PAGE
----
A Peruvian  Causa.

A Peruvian Causa.


Peru is a gastronomic paradise...the food and restaurants just seem to get better and better every year. On our Peru itineraries we make sure you get to eat at some of the best the country has to offer. Each region, the coast, mountains and jungle has its own distinct cuisine and the best restaurants fuse it into culinary creations that are truly unique. We are not going to number these, as rating from one to ten would be impossible! Just know that they are all excellent!


Rated the 4th best restaurant in the world, Central is considered not only the best restaurant in Lima and Peru, but in all of Latin America. The menu is arranged "vertically" so the food come from the diverse and numerous altitudes found in Peru. The results are nothing less than spectacular. Dishes include rare ingredients such ascushuro, a bacteria found in the mountains after a rainstorm, freeze-dried tubers and magenta colored cacti. Here is a link to Central's website: http://centralrestaurante.com.pe/en/


Peru is famous for it's cebiches and few can argue that the purest and one of the most delicious is served up at Picanteria in Surquillo, a working class neighborhood of Lima. Common tables line the main dining room and a counter is overflowing with fresh fish. You pick your fish and ask them to prepare it in a plethora of possibilities: Cebiche? Sudado(a fish stew)? Tiradito? Or try all 3, the fish are usually big enough to divide them up! Picanteria is one of the restaurants we will be eating at on our Sacred Valley itinerary.  http://www.picanteriasdelperu.com/


Northern Peru has its own distinct cuisine revolving around seafood and hearty meats such as goat and duck. Fiesta is a restaurant that caters to that palette and its reputation as one of the best kitchens in the country is well deserved. Arroz con Pato (Rice with Duck) and Seco de Cabrito (Goat Stew) are two traditional dishes that are best served with a hearty Malbec and an extra plate. The portions at Fiesta are extremely generous. http://www.restaurantfiestagourmet.com/restaurante.html


Perhaps Peru's most famous eating establishment, Gaston Acurio is a legendary chef and is credited with bringing Peruvian cuisine around the world. His restaurant, rated the 14th best in the world, is keeping the tradition alive in Lima. Twists on classics, like apple ceviche, dominate the eclectic menu. If the restaurant is full the bar is a good choice where perhaps the best Pisco Sour in Peru is made. http://en.astridygaston.com/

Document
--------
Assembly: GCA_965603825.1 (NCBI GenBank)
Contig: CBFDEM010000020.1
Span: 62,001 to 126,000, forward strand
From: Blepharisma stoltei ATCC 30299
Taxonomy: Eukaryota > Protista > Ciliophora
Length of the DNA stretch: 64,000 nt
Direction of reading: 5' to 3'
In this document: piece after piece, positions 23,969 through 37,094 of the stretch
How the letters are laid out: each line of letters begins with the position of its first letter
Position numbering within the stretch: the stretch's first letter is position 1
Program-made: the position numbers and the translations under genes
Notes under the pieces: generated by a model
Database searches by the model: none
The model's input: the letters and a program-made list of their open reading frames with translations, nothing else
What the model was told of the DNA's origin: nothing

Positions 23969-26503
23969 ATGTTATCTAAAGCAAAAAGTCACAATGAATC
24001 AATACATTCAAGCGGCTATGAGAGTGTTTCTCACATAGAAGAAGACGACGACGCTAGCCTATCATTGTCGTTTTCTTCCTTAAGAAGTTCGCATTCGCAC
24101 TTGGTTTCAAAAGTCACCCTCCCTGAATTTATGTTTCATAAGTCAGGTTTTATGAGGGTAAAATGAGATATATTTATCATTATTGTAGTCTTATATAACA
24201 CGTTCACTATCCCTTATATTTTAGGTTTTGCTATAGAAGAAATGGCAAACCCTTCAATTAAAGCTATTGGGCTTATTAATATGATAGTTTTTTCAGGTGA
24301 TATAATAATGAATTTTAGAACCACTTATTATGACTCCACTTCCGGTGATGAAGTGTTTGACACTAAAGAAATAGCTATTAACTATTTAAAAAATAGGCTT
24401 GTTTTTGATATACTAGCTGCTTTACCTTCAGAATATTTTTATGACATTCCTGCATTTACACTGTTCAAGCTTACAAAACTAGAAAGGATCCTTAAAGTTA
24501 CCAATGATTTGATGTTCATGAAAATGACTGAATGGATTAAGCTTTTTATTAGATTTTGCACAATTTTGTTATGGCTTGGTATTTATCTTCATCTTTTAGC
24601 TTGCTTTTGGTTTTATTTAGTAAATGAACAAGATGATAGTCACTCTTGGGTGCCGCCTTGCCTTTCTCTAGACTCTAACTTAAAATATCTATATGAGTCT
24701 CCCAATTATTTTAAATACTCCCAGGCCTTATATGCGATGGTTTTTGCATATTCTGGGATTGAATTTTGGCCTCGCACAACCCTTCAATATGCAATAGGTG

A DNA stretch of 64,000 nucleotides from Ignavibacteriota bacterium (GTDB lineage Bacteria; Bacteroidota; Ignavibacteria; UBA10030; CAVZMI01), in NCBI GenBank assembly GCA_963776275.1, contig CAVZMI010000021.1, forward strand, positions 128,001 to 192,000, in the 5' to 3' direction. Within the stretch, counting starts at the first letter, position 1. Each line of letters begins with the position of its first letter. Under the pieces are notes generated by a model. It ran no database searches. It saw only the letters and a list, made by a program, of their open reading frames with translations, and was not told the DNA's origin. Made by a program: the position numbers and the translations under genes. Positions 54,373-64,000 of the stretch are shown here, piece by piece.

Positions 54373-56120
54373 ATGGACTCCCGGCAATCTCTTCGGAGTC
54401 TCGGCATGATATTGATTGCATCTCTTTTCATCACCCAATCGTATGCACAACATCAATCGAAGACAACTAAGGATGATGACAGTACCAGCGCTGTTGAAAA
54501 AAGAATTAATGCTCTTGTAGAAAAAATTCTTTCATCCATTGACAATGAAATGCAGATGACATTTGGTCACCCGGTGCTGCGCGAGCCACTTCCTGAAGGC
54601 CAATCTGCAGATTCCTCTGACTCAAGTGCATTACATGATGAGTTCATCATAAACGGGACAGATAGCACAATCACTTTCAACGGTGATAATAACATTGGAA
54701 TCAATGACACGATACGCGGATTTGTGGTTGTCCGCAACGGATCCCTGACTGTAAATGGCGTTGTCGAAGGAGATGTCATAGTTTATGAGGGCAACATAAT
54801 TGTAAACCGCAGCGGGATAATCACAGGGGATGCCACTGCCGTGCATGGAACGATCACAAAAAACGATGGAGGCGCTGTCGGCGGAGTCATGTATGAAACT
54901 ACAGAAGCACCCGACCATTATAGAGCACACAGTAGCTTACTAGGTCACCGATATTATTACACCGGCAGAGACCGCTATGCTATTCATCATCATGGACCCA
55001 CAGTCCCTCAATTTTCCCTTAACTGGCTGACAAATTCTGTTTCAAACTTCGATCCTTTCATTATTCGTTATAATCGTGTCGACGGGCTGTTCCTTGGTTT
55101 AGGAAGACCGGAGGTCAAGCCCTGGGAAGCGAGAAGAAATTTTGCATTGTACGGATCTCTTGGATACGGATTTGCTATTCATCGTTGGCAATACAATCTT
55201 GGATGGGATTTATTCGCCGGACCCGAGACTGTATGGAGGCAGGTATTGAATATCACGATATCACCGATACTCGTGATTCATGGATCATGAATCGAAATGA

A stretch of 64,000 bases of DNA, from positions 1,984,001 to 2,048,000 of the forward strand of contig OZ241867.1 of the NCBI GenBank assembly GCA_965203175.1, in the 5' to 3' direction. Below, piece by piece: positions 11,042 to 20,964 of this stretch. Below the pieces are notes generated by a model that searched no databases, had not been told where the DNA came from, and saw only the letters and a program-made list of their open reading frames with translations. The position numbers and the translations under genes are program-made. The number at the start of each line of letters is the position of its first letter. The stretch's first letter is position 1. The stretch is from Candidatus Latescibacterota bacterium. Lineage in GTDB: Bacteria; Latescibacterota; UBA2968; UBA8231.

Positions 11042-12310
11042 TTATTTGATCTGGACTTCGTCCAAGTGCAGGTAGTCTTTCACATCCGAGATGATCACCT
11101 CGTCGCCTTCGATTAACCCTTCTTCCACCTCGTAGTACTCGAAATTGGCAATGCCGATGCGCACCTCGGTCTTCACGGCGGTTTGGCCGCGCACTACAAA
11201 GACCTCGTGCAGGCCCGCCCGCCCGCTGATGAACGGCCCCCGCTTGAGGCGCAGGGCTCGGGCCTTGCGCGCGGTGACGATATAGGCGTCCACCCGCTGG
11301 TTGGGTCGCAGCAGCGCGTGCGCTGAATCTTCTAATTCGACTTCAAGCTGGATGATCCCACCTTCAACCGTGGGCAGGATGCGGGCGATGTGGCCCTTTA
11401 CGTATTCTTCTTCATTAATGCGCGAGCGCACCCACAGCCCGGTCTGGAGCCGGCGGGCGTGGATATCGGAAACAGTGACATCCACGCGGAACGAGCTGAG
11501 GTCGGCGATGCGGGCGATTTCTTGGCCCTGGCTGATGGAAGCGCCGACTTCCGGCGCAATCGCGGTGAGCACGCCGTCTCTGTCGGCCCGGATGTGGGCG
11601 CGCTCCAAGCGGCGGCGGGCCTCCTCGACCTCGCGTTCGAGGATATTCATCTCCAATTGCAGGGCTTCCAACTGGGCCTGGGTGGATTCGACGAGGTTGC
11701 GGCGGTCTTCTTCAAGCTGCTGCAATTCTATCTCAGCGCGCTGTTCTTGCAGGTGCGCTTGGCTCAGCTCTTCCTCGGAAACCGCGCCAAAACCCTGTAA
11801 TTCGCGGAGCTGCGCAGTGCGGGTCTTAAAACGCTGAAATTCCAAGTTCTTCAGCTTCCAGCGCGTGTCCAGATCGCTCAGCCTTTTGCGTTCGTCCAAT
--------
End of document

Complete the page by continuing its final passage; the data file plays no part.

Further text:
Always one of my favorites and for me, the best cevicheria in the city along with Picanteria. Unlike the latter, Mercado is more about fusion of disparate flavors, blending them into what can only be called one of a kind dishes. The best cuts of fish, always. Cachete de Mero, a dish that uses just the cheek meat of the Mero fish is perhaps the best item on the menu. Sublime and full of flavor, it will just get you warmed up to try their incredible Causas, chilled yellow potato bites adorned with peppers, crab meat, octopus and a host of other possibilities. http://www.rafaelosterling.pe/en/el-mercado.html


Wow, this list is making me crazy. Just when I think we have reached the apex we hit new heights. Osaka is a blend of cusines, Japanese and Peruvian, that is surprisingly quite common in this country. It is a true representation of the best seafood along the Pacific Rim. Traditional Peruvian recipes are given a Japanese treatment, like Wasabi Cebiche. A perennial favorite. http://osaka.com.pe/


Another great example of Peruvian fusion. This wonderful restaurant however, blends ingredients from the Amazon with coastal cooking and spices. The result is tropical dishes that taste like nothing you have had before. Passion Fruit blending with seafood, rare Amazonian herbs coupled with fish and meats, the combinations are enticing and unique. How about scallops bathed in camu camu sauce? Only at Amaz. http://www.amaz.com.pe/


We are now in Cusco at one of the colonial city's most atmospheric and best restaurant. Cicciolina specializes in tapas, Peruvian tapas. They get their herbs and produce fresh from the Sacred Valley of the Inca and fuse it with duck, chicken and veggie dishes. Located on the second floor of an old colonial home the rustic yet elegant atmosphere is perfect for Cusco. The wine list is extensive and the dishes incredible. This is one of our go to restaurants on all our Cusco itineraries. http://www.cicciolinacuzco.com/english/cicciolina_restaurant.html


Hard to beat this location. This restaurant is located next to ancient Incan ruins south of Cusco in a seldom visited area of the Sacred Valley. We will be taking our guests to this incredible archaeological zone on our Sacred Valley itinerary. Quinoa Taboulleh, trout ceviche and refreshing local drinks made with locally sourced ingredients are just part of the allure of the Parador. A perfect place to take a break for lunch during an expedition. http://www.cuscorestaurants.com/el-parador/


Another gem in Cusco, which is rapidly becoming the second culinary capital after Lima. (Sorry Arequipa!) Is this the best comfort food in Peru? Many say yes. Distinct flavors on familiar dishes are the call at Baco. That, and an extensive wine list. Fresh cheeses, Peruvian olives, grilled lamb pizza, saltado de salchicha...the list is sure to please everyone. Widely considered as one of the best restaurants in Cusco.